Living under the CCTV gaze

LONDON — "Gotcha!" Walking anywhere in Britain you can practically here the call. "Gotcha!" Wherever you go, whatever you do, someone in a hidden bunker is probably monitoring a CCTV image streaming in from the street where you are doing it. "Gotcha!"

There are more closed-circuit television cameras in Britain than any other country in the world. There are so many that the exact number is not known, but one estimate puts it as high as 4.8 million, roughly one for every 12 people.

In London alone, there are half a million CCTV cameras. That number is reliable because a year ago the Metropolitan Police, London's police service, used it when announcing its plans to provide security for the upcoming 2012 Olympics. The Met has 10,000 CCTVs in place around the British capital. The other 490,000 are owned by shopkeepers, private citizens, local councils and Transport for London, which operates the underground and bus lines.

If the Met follows up on its plan, it will be the first time all the city's cameras have been networked together.

This is what worries civil liberties campaigners. There is a massive surveillance infrastructure in place but no one is really in charge of it, according to campaigner Guy Herbert. There are virtually no regulations at all on CCTVs. For example, there are no laws governing CCTV footage use, Herbert alleged, and this has led to abuse. "There are instances where images have been sold on for public amusement."

People monitoring CCTV feeds have sold images of everything from couples canoodling in their living rooms, to children of celebrities staggering out of their cars drunk, as well as compilation tapes of the most bone-headed driving maneuvers. Those whose images were sold were readily recognizable; none had been consulted. In Herbert's view, that is a privacy invasion.

Another concern of campaigners: The police can demand CCTV footage from anyone operating a camera, and they don't need a warrant to do it.

"There is nothing wrong with CCTV footage being taken by a shopkeeper or the police," Herbert said. "But it must be used for a purpose and the tapes should not be kept in perpetuity."

The growth of CCTV as a law enforcement tool goes back to the 1980s, when soccer hooliganism was rampant. With the encouragement of the police, wealthy teams like Manchester United began to install the swivel-eyes in their stadiums and in the concourses outside, where trouble frequently broke out. The cameras were considered a success at soccer stadiums.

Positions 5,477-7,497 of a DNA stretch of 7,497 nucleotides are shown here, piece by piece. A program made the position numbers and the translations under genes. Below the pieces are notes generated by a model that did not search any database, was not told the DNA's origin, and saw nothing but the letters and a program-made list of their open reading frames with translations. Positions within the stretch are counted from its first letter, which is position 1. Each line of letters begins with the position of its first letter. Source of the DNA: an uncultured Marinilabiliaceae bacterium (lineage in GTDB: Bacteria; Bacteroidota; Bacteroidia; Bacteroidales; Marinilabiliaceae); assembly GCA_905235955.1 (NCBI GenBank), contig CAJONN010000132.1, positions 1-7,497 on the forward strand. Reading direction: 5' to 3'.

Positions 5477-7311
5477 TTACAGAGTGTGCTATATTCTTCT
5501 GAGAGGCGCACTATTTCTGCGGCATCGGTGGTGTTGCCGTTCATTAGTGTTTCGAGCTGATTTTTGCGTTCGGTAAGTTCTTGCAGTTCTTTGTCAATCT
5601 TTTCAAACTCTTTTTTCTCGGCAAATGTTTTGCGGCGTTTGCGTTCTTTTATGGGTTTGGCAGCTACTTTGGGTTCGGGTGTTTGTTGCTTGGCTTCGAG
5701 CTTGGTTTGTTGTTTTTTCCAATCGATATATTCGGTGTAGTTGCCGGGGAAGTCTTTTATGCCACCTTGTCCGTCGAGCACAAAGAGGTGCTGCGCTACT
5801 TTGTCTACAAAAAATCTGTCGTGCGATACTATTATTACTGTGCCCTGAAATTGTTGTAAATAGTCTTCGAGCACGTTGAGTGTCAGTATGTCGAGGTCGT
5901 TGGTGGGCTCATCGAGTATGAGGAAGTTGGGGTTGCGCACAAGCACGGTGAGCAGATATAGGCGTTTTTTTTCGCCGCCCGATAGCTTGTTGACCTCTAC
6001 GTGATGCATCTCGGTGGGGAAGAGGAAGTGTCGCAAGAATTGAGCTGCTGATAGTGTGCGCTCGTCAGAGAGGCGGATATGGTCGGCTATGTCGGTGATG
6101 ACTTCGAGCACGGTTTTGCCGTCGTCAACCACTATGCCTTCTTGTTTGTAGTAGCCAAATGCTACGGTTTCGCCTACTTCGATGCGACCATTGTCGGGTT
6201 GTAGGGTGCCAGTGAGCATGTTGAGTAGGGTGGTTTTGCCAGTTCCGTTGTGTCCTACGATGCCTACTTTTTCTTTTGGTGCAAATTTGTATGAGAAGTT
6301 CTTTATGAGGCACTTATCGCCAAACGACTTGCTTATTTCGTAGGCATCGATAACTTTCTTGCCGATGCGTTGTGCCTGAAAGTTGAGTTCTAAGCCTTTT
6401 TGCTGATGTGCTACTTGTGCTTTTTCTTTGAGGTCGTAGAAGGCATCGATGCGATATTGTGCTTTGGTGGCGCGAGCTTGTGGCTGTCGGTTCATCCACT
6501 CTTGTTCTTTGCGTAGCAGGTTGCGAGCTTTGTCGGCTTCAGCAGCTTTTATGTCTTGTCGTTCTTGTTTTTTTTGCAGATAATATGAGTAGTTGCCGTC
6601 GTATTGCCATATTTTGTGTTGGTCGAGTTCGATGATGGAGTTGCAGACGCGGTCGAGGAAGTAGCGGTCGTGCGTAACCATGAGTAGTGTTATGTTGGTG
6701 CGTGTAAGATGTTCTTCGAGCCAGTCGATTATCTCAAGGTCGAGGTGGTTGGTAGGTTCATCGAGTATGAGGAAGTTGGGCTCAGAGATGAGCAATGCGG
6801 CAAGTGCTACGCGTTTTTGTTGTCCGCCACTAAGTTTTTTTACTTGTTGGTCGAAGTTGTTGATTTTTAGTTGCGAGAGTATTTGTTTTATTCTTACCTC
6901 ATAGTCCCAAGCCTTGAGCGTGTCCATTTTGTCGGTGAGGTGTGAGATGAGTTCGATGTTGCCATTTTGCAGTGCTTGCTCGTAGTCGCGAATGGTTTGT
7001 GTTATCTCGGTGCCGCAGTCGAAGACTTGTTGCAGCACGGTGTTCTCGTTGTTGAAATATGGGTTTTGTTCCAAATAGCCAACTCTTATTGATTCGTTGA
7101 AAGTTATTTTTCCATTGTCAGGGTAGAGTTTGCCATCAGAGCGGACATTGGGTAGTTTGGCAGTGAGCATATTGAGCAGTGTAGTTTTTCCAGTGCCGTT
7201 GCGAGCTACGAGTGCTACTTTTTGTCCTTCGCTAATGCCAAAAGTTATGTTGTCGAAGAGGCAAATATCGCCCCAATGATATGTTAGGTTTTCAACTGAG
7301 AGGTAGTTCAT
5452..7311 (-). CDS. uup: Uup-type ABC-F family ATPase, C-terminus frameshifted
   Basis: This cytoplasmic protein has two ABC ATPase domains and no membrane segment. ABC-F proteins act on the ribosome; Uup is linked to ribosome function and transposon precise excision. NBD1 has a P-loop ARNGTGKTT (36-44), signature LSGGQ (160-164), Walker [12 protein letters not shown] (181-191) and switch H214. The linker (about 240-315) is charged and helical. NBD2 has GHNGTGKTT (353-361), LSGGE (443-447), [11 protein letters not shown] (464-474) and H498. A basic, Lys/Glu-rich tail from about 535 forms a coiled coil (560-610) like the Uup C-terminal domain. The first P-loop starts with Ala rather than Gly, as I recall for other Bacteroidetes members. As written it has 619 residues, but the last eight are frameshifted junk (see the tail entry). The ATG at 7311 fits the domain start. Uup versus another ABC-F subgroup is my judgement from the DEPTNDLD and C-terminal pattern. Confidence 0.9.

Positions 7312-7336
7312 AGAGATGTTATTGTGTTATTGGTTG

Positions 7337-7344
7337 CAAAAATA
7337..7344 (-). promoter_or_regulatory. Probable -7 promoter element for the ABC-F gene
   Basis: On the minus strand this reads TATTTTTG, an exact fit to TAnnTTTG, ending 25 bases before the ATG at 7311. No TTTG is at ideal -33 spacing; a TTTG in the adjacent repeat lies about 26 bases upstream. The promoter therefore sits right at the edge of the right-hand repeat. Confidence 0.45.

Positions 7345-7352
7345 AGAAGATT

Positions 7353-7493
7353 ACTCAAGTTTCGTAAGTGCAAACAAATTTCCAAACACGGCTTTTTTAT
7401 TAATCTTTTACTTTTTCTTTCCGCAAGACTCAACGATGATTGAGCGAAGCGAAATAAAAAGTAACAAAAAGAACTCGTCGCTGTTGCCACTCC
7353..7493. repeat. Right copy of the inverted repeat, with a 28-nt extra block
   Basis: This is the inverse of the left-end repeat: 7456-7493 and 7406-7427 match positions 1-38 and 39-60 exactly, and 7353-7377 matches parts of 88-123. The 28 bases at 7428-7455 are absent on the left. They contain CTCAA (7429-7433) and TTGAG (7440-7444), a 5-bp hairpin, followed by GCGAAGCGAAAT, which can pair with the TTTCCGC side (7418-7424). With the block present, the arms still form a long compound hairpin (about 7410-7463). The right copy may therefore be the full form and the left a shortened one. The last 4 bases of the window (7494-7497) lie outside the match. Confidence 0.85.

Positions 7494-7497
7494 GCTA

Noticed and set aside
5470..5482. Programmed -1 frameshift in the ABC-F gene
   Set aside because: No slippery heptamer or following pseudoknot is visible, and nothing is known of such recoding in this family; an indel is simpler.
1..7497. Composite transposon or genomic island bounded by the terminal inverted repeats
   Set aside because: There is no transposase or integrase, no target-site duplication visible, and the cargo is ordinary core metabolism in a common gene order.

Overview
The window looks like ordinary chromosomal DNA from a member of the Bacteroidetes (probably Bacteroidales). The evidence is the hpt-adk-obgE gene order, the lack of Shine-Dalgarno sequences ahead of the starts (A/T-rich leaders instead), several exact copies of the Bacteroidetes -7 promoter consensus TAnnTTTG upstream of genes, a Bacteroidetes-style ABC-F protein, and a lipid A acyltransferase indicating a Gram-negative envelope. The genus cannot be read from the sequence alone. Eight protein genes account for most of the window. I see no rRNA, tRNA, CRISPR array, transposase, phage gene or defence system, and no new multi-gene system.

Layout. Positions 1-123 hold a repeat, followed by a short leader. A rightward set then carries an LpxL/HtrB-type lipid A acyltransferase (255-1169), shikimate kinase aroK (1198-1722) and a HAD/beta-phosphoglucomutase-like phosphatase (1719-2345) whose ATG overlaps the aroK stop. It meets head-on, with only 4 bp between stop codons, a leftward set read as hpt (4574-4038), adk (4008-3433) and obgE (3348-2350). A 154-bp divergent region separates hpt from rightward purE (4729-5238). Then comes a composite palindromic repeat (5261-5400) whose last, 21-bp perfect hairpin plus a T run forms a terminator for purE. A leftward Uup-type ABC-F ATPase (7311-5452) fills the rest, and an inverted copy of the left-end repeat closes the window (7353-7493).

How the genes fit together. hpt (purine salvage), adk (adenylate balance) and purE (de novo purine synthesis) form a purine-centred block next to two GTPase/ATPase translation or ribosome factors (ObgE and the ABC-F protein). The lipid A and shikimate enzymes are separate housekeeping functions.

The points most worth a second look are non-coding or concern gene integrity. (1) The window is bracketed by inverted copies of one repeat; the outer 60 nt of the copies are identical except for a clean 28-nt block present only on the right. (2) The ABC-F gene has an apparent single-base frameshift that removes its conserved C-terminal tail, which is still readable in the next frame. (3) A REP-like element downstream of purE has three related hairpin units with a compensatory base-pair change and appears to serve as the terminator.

Following the terrorist attacks of Sept. 11, 2001, use of the cameras expanded dramatically.

Crime fighting and the fight against terrorism are the main justifications given for allowing the number of cameras to grow. But according to British government figures, 80 percent of CCTV images are of too poor a quality to help a criminal investigation. Herbert points out, "CCTV is not effective in preventing terrorist attacks, it is only useful after the fact in providing a visual narrative of what happened."

In fact, the real reason for the growth in CCTV cameras may be more mundane: cash — lots of it — from drivers breaking the law.

For example, last year, the London borough of Camden, with a mere 130 cameras, managed to bring in 26.3 million pounds from tickets issued after moving violations were caught on tape. That's $37.6 million raised in one borough out of the 32 that make up greater London. The council does not say how much the CCTV system costs to operate, or how much the salaries are of the dozens of people who review the footage and send out the tickets, but it is an effective way of raising extra money without raising taxes. Camden is not operating the system at a loss.

Camden is not alone. Other London boroughs use CCTV footage in the same way: In the interest of journalistic honesty, I should say I have been the recipient of three moving violation notices in recent years gleaned from CCTV footage. Only one of them was completely legitimate. The others had mitigating circumstances, but you cannot fight city hall or photographic evidence.

Britain's home secretary, Jacqui Smith, has called for "common sense rules" on how CCTV cameras are used. Herbert wants something more: Legislation setting up laws governing their use in a way that doesn't infringe on privacy, and the creation of "an accountable authority" for the CCTV grid.

More dispatches from GlobalPost correspondent Michael Goldfarb:

Is the English pub at death's door?

Hamburg wobbles, does not fall (yet)

Empire exhibits hold lessons for America